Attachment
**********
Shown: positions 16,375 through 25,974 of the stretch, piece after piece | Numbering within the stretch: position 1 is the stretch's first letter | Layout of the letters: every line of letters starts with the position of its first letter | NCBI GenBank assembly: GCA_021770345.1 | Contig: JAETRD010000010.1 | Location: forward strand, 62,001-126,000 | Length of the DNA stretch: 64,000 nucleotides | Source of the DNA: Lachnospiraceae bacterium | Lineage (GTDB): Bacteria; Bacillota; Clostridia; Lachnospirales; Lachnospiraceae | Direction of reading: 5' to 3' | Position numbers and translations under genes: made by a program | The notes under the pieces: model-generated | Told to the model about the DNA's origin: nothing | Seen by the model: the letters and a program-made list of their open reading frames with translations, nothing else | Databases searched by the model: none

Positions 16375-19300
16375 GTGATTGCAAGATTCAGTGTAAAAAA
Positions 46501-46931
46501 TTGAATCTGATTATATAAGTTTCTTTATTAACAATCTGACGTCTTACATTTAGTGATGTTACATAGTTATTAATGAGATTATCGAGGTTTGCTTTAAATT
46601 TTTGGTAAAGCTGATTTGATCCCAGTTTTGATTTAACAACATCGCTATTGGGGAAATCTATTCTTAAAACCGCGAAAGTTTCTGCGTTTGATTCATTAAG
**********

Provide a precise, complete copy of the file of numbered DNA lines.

Shown: positions 16,375 through 25,974 of the stretch, piece after piece | Numbering within the stretch: position 1 is the stretch's first letter | Layout of the letters: every line of letters starts with the position of its first letter | NCBI GenBank assembly: GCA_021770345.1 | Contig: JAETRD010000010.1 | Location: forward strand, 62,001-126,000 | Length of the DNA stretch: 64,000 nucleotides | Source of the DNA: Lachnospiraceae bacterium | Lineage (GTDB): Bacteria; Bacillota; Clostridia; Lachnospirales; Lachnospiraceae | Direction of reading: 5' to 3' | Position numbers and translations under genes: made by a program | The notes under the pieces: model-generated | Told to the model about the DNA's origin: nothing | Seen by the model: the letters and a program-made list of their open reading frames with translations, nothing else | Databases searched by the model: none

Positions 16375-19300
16375 GTGATTGCAAGATTCAGTGTAAAAAA
Positions 46501-46931
46501 TTGAATCTGATTATATAAGTTTCTTTATTAACAATCTGACGTCTTACATTTAGTGATGTTACATAGTTATTAATGAGATTATCGAGGTTTGCTTTAAATT
46601 TTTGGTAAAGCTGATTTGATCCCAGTTTTGATTTAACAACATCGCTATTGGGGAAATCTATTCTTAAAACCGCGAAAGTTTCTGCGTTTGATTCATTAAG